Ratios:
                                       
                                         
Net loans charged-off/average total loans
    0.34
%
    0.07
%
    0.08
%
    0.15
%
    0.35
%
Recoveries/charged-off loans
    5.79       39.98       37.09       45.64       35.86  
Net loans charged-off/allowance for loan losses
    27.16       5.50       7.46       12.82       31.21  
Allowance for loan losses/total loans
    1.14       1.14       0.92       1.13       1.13  
Allowance for loan losses/nonperforming loans
    2.10
x
    2.55
x
    10.96
x
    8.11
x
    2.80
x
 
The following table presents year-end data for the approximate allocation of the allowance for loan losses by loan categories at the dates indicated and the percentage of loans in each category. Management believes that the allowance can be allocated by category only on an approximate basis. The allocation of the allowance to each category is not indicative of future losses and does not restrict the use of any of the allowance to absorb losses in any category.
 
   
2007
 
2006
 
2005
 
2004
 
2003
                                                             
         
Percent of
       
Percent of
     
Percent of
     
Percent of
       
Percent of
         
Loans
       
Loans
       
Loans
       
Loans
       
Loans
         
in Each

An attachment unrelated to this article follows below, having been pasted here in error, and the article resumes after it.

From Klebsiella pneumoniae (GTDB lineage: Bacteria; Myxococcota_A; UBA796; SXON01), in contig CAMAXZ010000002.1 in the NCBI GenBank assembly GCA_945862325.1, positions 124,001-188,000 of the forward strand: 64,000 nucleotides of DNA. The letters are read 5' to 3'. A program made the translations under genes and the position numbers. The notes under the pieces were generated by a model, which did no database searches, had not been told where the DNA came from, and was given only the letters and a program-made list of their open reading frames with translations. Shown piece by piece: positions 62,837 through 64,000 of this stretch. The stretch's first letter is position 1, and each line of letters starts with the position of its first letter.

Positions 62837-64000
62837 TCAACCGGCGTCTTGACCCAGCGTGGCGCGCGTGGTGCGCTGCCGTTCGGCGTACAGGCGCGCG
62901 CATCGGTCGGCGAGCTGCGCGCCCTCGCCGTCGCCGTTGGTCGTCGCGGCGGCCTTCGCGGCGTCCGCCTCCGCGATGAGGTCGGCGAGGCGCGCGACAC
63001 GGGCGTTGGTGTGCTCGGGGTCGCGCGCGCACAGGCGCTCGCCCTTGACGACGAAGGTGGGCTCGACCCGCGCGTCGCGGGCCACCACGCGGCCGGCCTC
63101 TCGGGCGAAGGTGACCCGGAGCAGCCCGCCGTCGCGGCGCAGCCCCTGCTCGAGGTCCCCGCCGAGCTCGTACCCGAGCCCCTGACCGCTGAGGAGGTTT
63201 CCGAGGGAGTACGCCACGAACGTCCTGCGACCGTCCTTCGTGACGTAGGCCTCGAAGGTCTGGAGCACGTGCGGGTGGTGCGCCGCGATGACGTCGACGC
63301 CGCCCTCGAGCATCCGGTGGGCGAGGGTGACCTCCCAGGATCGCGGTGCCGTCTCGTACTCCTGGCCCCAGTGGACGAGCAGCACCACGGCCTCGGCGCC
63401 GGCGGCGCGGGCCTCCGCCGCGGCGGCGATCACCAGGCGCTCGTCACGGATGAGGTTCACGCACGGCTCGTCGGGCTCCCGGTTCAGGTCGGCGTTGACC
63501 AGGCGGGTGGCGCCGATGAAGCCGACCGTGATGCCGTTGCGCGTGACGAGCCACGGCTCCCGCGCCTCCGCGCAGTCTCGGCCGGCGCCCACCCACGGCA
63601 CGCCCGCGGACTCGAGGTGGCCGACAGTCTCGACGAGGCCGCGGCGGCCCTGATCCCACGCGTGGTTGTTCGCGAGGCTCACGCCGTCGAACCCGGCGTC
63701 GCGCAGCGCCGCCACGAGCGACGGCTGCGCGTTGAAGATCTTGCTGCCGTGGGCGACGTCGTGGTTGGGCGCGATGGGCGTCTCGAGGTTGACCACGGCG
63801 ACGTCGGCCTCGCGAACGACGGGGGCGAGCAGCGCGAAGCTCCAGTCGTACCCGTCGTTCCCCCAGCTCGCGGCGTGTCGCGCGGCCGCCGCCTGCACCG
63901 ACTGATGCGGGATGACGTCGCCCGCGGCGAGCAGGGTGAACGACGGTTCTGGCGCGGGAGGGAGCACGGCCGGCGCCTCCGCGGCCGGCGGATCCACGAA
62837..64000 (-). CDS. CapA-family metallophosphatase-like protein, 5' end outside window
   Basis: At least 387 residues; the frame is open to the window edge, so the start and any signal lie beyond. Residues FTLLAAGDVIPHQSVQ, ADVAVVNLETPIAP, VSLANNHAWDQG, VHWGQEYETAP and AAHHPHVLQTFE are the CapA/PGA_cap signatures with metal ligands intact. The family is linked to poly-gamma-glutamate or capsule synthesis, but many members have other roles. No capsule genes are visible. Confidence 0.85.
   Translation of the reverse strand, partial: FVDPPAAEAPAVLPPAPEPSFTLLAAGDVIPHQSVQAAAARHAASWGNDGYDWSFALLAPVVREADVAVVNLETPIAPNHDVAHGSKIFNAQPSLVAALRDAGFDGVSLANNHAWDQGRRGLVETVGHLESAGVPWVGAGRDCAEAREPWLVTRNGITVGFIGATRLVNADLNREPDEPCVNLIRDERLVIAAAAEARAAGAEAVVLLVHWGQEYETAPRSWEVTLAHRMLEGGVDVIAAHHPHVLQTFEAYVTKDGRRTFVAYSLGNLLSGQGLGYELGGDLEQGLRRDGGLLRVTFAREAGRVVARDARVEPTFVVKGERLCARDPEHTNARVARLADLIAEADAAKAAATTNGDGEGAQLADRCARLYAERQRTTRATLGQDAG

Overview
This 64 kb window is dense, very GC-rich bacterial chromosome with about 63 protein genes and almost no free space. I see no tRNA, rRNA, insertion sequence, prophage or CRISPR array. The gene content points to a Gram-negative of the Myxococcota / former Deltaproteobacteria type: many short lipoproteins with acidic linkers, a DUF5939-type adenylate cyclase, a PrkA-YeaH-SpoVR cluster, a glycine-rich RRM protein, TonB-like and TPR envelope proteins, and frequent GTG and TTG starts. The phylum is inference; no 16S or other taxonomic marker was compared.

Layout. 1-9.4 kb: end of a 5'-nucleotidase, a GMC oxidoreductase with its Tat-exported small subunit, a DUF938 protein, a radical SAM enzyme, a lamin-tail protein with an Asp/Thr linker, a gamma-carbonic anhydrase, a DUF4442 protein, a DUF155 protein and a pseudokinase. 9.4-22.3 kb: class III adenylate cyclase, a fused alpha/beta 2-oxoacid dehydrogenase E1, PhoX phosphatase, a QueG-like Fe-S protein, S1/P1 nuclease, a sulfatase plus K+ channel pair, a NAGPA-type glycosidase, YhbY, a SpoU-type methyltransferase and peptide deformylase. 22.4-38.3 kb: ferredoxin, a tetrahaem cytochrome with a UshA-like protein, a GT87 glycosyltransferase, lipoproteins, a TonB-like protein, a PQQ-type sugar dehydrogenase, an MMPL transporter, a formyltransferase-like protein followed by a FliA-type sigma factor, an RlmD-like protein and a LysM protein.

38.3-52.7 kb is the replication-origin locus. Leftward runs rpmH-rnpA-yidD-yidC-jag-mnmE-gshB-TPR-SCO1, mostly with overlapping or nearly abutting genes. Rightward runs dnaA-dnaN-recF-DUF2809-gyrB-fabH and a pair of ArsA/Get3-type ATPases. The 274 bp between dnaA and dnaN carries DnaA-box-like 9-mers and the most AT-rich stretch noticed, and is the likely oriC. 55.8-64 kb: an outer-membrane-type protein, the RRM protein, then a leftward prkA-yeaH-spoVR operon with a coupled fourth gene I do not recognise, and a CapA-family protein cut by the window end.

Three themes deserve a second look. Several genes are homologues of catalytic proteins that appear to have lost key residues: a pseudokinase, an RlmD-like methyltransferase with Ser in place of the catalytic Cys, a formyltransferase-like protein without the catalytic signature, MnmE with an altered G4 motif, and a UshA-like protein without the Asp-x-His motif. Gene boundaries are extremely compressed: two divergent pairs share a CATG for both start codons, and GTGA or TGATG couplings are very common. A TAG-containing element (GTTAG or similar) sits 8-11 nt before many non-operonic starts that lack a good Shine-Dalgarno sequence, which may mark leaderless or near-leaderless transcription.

in Each
       
in Each
       
in Each
       
in Each
   
Amount
   
Category to
 
Amount
   
Category to
 
Amount
   
Category to
 
Amount
   
Category to
 
Amount
   
Category to
(Dollars in thousands)
 
Allocated
   
Total Loans
 
Allocated
   
Total Loans
 
Allocated
 
 
Total Loans
 
Allocated
   
Total Loans
 
Allocated
   
Total Loans
                                                             
Residential mortgages
  $ 2,028       34 %   $ 1,845       36 %   $ 1,649       39 %   $ 435       28 %   $ 491       34 %
Commercial mortgages
    12,040       36       9,939       33       5,933       29       3,828       32       2,945       26  
Commercial business
    5,787       11       5,199       11       3,517       11       3,344       18       3,362       21  
Consumer
    2,261       19       2,387       20       1,902       21       1,730       22       2,171       19  
                                                                                 
Total
  $ 22,116       100 %   $ 19,370       100 %   $ 13,001       100 %   $ 9,337       100 %   $ 8,969       100 %
 
INVESTMENT SECURITIES ACTIVITIES
 
The investment securities portfolio is primarily used to provide for Berkshire Bank’s cash flow needs, to provide adequate liquidity to protect the safety of customer deposits, to manage interest rate risk and to earn a reasonable return on investment. The average maturity or repricing and the types of securities maintained are based upon the composition, maturity and quality of the loan portfolio, interest rate risk and Berkshire Bank’s liquidity position and deposit structure.